This week, I read two books that were so good, and brought back a lot of memories for me. The first was an e-book, and the other was an audio book that I listened to.

Book #1 — A Candle for Nick by Lorna Michaels

I discovered Lorna Michaels when I read her book, “Season of Light,” which featured Jewish characters and was set in my hometown of Cincinnati. I loved this book–and reading about my town–everything from Cincinnati chili to her parents living in Amberley Village (my parents didn’t, but more about that later). When I saw that “A Candle for Nick” was available for Kindle (I read my e-books on the Kindle for PC app), I ordered it immediately. (My review is on Amazon and Goodreads).

I was immediately drawn into the story of the rabbi’s daughter whose son is diagnosed with leukemia. He loves baseball, especially the New York Yankees and the Houston Astros. This made me think of a radio personality in Cincinnati whose son also had leukemia at age three, except his son is a huge Cincinnati Reds fan. In Michaels’s book, Mallory’s son has to go to Houston for treatment and Kent and Mallory take him to an Astros game when he is able to go. Kent arranges for him to meet one of his favorite players, and I remember the talk show host telling the stories about his son meeting his favorite Cincinnati Red (Michaels makes up the names of players like I did in my books, “Mr. Short, Dark…& Funny,” “Mr. Tall, Tan…& Tasteless,” and “Three Strikes–You’re in Love” (short story series). I went a step further and called the Reds the Cincinnati Red Wolves.

Another thing Michaels does very well is descriptions of the Jewish holidays–Rosh Hashanah, (Jewish New Year), Yom Kippur, (Day of Atonement), and Chanukah. She describes Mallory’s memories of cooking with her mother on the holidays, of being in her parents’ home, and of going to temple with them. Even Mallory’s son’s protests of “I don’t want to go to stupid temple” rang true for me because of all the bad things that happened to my parents at the end of last year and most of this year. Now that my parents had to give up their home due to health problems, in move into a nursing home, these passages of the book had even more meaning for me.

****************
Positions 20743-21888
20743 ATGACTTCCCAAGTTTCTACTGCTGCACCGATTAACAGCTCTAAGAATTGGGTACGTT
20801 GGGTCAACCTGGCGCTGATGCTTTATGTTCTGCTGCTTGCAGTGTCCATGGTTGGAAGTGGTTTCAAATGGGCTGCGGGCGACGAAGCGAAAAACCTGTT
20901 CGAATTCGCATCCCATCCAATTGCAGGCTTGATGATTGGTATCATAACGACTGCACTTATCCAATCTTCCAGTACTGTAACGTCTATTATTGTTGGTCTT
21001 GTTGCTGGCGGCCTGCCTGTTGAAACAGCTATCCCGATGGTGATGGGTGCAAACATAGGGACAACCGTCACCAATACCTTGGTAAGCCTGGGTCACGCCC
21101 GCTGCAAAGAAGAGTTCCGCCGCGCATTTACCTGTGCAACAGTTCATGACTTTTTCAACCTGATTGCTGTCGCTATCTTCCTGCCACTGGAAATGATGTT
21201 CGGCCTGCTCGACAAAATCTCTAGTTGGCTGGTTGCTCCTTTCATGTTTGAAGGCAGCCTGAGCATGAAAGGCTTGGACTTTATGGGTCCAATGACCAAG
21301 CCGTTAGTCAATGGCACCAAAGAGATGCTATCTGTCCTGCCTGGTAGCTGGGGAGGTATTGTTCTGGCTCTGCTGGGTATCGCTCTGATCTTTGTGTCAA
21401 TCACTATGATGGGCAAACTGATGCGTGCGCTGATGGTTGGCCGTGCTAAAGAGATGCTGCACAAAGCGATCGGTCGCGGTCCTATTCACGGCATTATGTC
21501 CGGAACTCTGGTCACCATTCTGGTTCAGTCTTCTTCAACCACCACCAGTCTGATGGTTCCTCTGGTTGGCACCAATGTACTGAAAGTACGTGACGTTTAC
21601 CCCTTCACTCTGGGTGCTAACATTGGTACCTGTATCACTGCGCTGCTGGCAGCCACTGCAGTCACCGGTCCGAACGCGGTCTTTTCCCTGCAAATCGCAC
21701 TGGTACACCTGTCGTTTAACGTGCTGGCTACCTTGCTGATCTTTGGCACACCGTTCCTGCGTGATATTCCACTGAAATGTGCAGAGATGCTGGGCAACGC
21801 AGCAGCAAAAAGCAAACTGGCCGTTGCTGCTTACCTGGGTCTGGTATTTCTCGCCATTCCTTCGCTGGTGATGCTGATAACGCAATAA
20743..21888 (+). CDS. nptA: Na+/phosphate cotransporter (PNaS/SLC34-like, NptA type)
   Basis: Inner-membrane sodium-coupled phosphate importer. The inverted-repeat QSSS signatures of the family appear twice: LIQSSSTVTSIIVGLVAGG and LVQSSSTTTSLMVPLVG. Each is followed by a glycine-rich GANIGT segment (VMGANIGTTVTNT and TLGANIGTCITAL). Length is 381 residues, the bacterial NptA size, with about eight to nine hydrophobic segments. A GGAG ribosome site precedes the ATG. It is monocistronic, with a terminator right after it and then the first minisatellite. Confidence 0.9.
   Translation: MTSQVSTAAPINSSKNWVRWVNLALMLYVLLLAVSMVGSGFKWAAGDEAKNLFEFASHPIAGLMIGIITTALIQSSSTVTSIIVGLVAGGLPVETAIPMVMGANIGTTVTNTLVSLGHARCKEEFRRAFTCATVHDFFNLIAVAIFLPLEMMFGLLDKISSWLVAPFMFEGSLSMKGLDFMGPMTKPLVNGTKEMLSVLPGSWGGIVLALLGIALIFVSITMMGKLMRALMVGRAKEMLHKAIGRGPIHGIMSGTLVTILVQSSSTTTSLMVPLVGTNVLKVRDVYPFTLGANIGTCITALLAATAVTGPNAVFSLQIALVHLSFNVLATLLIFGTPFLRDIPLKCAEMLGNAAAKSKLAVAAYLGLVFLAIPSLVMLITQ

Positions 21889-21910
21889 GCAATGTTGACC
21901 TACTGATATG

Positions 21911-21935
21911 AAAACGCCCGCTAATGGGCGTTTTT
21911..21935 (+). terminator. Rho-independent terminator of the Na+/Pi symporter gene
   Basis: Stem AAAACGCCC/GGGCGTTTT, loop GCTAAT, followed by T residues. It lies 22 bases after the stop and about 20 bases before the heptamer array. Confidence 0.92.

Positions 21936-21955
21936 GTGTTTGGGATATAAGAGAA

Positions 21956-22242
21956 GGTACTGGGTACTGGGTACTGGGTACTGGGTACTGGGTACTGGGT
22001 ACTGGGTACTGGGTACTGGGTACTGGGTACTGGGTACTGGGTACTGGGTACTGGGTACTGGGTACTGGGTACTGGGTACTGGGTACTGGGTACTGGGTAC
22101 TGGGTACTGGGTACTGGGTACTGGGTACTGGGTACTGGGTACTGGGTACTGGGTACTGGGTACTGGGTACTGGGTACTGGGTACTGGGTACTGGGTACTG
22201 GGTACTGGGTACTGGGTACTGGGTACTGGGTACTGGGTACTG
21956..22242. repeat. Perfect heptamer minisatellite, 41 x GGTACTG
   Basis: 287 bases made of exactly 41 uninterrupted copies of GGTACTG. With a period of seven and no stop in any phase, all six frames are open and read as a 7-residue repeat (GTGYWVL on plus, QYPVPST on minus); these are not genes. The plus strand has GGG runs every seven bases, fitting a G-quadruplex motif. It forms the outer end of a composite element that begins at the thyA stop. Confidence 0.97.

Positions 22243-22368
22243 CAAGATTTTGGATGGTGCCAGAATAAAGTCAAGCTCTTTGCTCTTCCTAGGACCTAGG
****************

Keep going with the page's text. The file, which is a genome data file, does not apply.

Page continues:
I remember going to synagogue with my parents. My dad wasn’t a rabbi, but he was fluent in Hebrew and we went to Rosh Hashanah services one day. He was called to the Torah to do a reading, and as soon as he stepped onto the bimah, the lights went out. As a six-year-old kid, this was exciting–how my dad had made the lights go out.

Like Mallory, I also remember cooking with my mom on the holidays, not only at her home, but at mine after I got married, and after my husband passed away (more about that when I get to the next book).

Book # 2 – A Virgin River Christmas by Robyn Carr

This is the audio book, and I loved the narrator. She made these characters come alive for me –Ian, who came back from the war in Iraq with emotional scars, and cut himself off from the people who live in the town of VIrgin River and became a “mountain man.” Marcie, whose husband passed away from injuries he got in the war in Iraq (but could have died if Ian hadn’t saved him). As I listened to the book, I thought of my husband, who did not fight in the military, but who was diagnosed with Stage 4 lung cancer in June 2001, and passed away in August 2001 at the age of 46. I remembered how he was king of the grill, and how we’d always have big parties for birthday, anniversaries, and the holidays. He was like the Emeril Lagasse of the grill (there is a scene in “Mr. Tall, Tan…& Tasteless,” where Scotty the hero (loosely based on my husband) is king of the grill, and makes it an art form.

The secondary characters of Virgin River made me think of my friends–Karla, Greg, Denise and Bill, Gretchen and Tom, Matt and Terri, Dan, Kathleen, Karen…each special in their own way (there are so many more, but this is already long).

Thanks to these authors for bringing back such wonderful memories.